PTEN recruitment controls synaptic and cognitive function in Alzheimer's models

Shira Knafo, Cristina Sánchez-Puelles, Ernest Palomer, Igotz Delgado, Jonathan E. Draffin, Janire Mingo, Tina Wahle, Kanwardeep Kaleka, Liping Mou, Inmaculada Pereda-Perez, Edvin Klosi, Erik B. Faber, Heidi M. Chapman, Laura Lozano-Montes, Ana Ortega-Molina, Lara Ordóñez-Gutiérrez, Francisco Wandosell, Jose Viña, Carlos G. Dotti, Randy A. HallRafael Pulido, Nashaat Z. Gerges, Andrew M. Chan, Mark R. Spaller, Manuel Serrano, César Venero, José A. Esteban

Research output: Contribution to journalArticlepeer-review


Dyshomeostasis of amyloid-β peptide (Aβ) is responsible for synaptic malfunctions leading to cognitive deficits ranging from mild impairment to full-blown dementia in Alzheimer's disease. Aβ appears to skew synaptic plasticity events toward depression. We found that inhibition of PTEN, a lipid phosphatase that is essential to long-term depression, rescued normal synaptic function and cognition in cellular and animal models of Alzheimer's disease. Conversely, transgenic mice that overexpressed PTEN displayed synaptic depression that mimicked and occluded Aβ-induced depression. Mechanistically, Aβ triggers a PDZ-dependent recruitment of PTEN into the postsynaptic compartment. Using a PTEN knock-in mouse lacking the PDZ motif, and a cell-permeable interfering peptide, we found that this mechanism is crucial for Aβ-induced synaptic toxicity and cognitive dysfunction. Our results provide fundamental information on the molecular mechanisms of Aβ-induced synaptic malfunction and may offer new mechanism-based therapeutic targets to counteract downstream Aβ signaling.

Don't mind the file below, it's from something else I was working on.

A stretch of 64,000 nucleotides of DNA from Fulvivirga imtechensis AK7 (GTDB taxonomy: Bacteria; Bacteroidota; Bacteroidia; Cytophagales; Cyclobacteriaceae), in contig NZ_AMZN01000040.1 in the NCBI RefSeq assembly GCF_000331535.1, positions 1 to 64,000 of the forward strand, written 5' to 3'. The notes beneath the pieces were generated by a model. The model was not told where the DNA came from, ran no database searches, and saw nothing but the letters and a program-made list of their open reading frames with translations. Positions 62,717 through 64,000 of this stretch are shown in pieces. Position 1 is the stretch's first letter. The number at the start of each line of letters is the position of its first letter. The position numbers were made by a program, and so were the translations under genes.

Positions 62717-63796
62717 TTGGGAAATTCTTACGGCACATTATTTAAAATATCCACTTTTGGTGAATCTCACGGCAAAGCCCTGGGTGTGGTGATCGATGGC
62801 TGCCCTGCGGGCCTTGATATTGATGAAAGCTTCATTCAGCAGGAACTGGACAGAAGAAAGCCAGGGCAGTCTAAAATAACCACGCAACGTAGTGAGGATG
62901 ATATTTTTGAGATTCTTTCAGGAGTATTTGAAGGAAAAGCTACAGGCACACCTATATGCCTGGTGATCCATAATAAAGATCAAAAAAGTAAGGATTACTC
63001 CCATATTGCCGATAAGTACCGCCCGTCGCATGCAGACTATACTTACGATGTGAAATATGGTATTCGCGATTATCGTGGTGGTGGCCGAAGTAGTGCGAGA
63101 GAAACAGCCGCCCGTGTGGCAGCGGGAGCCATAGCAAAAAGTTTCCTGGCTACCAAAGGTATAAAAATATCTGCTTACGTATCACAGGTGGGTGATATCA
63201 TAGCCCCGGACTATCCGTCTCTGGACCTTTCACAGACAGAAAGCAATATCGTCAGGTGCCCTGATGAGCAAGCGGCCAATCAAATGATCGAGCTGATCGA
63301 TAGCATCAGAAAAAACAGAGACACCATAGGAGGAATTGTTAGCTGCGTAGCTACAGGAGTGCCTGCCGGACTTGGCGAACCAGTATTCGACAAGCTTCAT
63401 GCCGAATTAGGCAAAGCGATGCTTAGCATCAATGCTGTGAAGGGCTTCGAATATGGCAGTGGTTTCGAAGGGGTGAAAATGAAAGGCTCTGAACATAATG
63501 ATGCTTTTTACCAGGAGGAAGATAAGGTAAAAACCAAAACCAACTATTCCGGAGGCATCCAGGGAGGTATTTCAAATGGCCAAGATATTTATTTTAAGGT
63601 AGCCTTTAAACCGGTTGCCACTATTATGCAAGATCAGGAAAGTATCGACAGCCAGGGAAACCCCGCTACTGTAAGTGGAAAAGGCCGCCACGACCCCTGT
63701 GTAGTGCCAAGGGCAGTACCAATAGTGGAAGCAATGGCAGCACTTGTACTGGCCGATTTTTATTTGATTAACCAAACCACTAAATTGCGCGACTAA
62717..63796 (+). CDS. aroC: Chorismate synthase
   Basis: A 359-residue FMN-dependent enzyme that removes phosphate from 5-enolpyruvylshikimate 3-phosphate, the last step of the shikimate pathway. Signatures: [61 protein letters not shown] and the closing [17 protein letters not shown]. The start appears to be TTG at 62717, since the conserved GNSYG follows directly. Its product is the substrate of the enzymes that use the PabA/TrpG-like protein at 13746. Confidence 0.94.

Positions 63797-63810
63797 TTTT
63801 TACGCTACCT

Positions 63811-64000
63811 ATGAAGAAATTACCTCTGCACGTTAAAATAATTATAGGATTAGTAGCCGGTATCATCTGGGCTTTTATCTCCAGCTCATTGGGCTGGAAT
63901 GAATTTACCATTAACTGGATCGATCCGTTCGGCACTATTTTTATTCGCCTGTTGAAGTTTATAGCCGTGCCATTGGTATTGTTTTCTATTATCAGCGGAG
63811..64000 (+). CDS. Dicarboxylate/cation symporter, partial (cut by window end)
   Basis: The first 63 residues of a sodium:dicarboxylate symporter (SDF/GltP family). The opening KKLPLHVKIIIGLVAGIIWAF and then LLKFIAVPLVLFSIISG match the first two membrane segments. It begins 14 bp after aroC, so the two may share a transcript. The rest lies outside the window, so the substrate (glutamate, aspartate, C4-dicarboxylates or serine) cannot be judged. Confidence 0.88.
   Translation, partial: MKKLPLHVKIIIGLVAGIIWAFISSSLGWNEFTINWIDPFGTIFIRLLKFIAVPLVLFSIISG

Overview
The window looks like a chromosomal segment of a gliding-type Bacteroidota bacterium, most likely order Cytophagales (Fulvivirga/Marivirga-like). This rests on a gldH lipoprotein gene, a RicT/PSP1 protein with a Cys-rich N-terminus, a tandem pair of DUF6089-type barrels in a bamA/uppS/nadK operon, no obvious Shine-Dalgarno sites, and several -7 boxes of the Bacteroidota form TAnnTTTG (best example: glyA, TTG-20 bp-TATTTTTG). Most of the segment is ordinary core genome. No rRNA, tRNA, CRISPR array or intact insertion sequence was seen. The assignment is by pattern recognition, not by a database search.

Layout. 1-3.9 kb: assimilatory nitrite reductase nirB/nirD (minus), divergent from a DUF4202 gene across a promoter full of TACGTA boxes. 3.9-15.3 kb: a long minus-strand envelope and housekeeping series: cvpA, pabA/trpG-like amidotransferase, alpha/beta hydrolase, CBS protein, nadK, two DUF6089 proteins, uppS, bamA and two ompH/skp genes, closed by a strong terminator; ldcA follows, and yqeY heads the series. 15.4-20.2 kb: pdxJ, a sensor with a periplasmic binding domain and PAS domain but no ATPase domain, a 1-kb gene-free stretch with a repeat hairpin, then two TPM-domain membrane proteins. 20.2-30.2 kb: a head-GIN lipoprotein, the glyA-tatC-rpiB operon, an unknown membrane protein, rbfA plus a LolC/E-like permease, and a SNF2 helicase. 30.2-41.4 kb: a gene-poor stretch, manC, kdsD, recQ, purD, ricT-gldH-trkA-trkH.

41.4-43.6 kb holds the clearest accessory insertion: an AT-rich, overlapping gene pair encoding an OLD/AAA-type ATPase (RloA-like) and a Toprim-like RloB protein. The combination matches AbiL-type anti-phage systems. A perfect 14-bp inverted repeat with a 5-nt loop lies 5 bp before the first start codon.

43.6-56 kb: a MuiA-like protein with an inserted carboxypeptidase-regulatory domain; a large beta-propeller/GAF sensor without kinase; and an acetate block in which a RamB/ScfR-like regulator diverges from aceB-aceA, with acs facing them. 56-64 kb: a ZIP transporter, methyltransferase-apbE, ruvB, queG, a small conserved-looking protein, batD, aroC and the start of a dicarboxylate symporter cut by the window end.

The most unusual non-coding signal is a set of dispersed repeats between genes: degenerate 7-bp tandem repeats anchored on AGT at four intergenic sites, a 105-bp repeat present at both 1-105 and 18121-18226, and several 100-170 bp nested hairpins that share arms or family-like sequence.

Original languageEnglish
Pages (from-to)443-453
Number of pages11
JournalNature Neuroscience
Issue number3
StatePublished - 23 Feb 2016
Externally publishedYes

Bibliographical note

Funding Information:
We thank F. Valdivieso (Centro de Biologia Molecular "Severo Ochoa") for the App

Funding Information:
We thank F. Valdivieso (Centro de Biología Molecular “Severo Ochoa”) for the Appswe/lnd construct, W. Klein (Northwestern University) for the Aβ antibody (NU-1), D. Walsh (Harvard Institutes of Medicine) for expert advice and providing protocols, and members of the Esteban laboratory for critical reading of this manuscript. This work was supported by grants from the Spanish Ministry of Economy and Competitiveness (CSD-2010-00045, SAF-2011-24730 and SAF2014-57233-R to J.A.E.; SAF2010-15676, SAF2013-43902-R and SAF2015-62540-ERC to S.K.; SAF-2009-09129 to C.V.; SAF2009-12249-C02-01 to F.W.; CSD2010-00045 and SAF2010-14906 to C.G.D.; SAF2013-48812-R to R.P.). The laboratory of S.K. is supported by a grant from Alzheimer’s Association (NIRG-13-279533), from the Basque Ministry of Health (2013111138), from the University of the Basque Country (EHUrOPE14/03) and from Ikerbasque foundation. The laboratory of F.W. is also supported by CIBERNED (an initiative of ISCIII) and by EU-FP7-2009-CT222887 grant. M.S. is funded by grants from the MINECO, European Union (ERC Advanced Grant), Regional Government of Madrid, Botín Foundation, Ramón Areces Foundation, and AXA Foundation. A.M.C. is funded by grants R01CA095063 and R21CA133669 from the US National Institutes of Health. T.W. is funded from the Federal Office for Scientific Affairs (IUAP P6/43) and Flemish Government’s Methusalem Grant. N.Z.G. is funded from the US National Institute on Aging (AG032320), Alzheimer’s Association and American Health Assistance Foundation (AHAF). S.K. was the recipient of a “Ramón y Cajal” contract from the Spanish Ministry of Science and Innovation and is now an IkerBasque Research Professor. C.S.-P. is a recipient of an FPI scholarship from the Spanish Ministry of Economy and Competitiveness (BES-2011-043464). J.M. is the recipient of a predoctoral fellowship (PRE_2014_1_285) from Gobierno Vasco, Departamento de Educación (Basque Country, Spain).

Publisher Copyright:
© 2016 Nature America, Inc. All rights reserved.

ASJC Scopus subject areas

  • Neuroscience (all)


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